This principle of implied consent has been overruled by the courts in many countries. The New Jersey Supreme Court in the matter of State v Smith stated that, “this implied consent rationale, besides being offensive to our valued ideals of personal liberty is not sound where the marriage itself is not irrevocable. If a wife can exercise a legal right to separate from her husband and eventually terminate the marriage 'contract,' may she not also revoke a 'term' of that contract, namely, consent to intercourse? Just as a husband has no right to imprison his wife because of her marriage vow to him... he has no right to force sexual relations upon her against her will. If her refusals are a 'breach' of the marriage 'contract', his remedy is in a matrimonial court, not in violent or forceful self-help”. It has been deduced that this principle of implied consent may apply to consensual conjugal acts and not to violent sexual assaults. The courts in US and UK have held that the concept of implied consent is unreasonable as wife who recites marriage vows cannot consent to being raped by her husband or to violence against her will.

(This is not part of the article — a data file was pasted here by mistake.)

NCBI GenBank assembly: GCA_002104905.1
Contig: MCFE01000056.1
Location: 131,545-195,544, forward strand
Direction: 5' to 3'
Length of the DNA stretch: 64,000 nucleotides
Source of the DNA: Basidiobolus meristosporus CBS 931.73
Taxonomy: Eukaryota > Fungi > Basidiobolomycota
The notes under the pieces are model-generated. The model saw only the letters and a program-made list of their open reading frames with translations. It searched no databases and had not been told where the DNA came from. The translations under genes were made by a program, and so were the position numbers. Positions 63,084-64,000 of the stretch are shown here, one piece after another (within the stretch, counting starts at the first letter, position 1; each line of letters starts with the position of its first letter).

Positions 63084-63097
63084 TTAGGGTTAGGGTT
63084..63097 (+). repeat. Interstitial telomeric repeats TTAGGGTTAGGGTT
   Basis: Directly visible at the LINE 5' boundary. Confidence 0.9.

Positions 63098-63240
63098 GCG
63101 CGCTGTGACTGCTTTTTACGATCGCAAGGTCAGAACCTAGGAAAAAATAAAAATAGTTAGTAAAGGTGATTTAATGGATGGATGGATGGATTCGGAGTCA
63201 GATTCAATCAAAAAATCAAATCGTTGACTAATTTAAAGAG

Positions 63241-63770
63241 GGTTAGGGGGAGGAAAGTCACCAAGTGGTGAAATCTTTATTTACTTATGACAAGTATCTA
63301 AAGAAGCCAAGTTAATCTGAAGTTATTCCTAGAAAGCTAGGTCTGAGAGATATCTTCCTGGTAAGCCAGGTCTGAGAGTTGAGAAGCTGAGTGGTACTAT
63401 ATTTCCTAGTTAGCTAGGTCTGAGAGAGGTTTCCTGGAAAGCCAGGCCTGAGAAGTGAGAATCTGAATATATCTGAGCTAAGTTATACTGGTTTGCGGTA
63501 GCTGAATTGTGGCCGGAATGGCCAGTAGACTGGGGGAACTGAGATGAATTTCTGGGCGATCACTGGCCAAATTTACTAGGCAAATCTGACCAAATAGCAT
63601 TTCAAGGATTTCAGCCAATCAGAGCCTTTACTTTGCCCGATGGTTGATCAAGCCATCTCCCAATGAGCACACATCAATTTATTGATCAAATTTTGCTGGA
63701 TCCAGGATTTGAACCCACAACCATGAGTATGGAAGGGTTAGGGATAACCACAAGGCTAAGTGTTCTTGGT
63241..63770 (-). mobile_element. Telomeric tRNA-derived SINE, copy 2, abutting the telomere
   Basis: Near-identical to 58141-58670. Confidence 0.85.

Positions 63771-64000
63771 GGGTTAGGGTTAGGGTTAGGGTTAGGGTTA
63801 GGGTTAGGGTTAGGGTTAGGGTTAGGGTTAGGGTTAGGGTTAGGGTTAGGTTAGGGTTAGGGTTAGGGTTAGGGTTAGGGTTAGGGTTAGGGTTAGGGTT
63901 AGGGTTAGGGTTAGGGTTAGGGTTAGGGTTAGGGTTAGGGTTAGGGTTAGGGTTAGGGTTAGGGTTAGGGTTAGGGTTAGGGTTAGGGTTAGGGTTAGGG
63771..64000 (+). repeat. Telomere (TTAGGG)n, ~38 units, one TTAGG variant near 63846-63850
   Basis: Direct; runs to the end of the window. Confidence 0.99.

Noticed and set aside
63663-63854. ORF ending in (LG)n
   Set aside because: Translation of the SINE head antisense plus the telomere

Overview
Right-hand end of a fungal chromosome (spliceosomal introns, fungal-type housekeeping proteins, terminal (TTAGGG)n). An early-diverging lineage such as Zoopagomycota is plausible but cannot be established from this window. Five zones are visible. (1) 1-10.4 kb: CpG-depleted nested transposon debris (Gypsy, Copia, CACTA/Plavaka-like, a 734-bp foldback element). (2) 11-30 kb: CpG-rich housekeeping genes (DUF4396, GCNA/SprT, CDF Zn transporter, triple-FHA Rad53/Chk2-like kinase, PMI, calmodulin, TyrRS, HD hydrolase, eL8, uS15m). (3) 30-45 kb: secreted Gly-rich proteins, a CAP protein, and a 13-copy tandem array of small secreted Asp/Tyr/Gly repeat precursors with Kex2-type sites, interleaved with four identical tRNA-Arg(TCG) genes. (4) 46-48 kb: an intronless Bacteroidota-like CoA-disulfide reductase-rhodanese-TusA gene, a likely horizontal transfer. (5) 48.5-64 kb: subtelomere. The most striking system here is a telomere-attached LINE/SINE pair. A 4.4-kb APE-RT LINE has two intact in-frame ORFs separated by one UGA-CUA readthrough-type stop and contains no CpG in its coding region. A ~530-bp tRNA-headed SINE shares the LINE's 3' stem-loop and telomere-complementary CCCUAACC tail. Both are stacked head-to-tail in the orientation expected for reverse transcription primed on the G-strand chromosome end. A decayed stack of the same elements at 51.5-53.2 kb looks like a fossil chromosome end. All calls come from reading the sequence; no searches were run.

In India, the sacramental nature of marriage as a lifelong bond eliminates and overlooks the notion of consent. A wife is treated as a sex slave and more importantly this form of slavery is officially and legally sanctioned and legitimized with no escape routes made available to the woman. It also endorses a man’s right over his wife despite of the fact that she may finds sex as an unwelcome, frightening, painful or violent encounter. This assertion of conjugality is based on the concept of diminished responsibility which assumes a woman as a asexual being with no agency or autonomy to consent to sexual acts.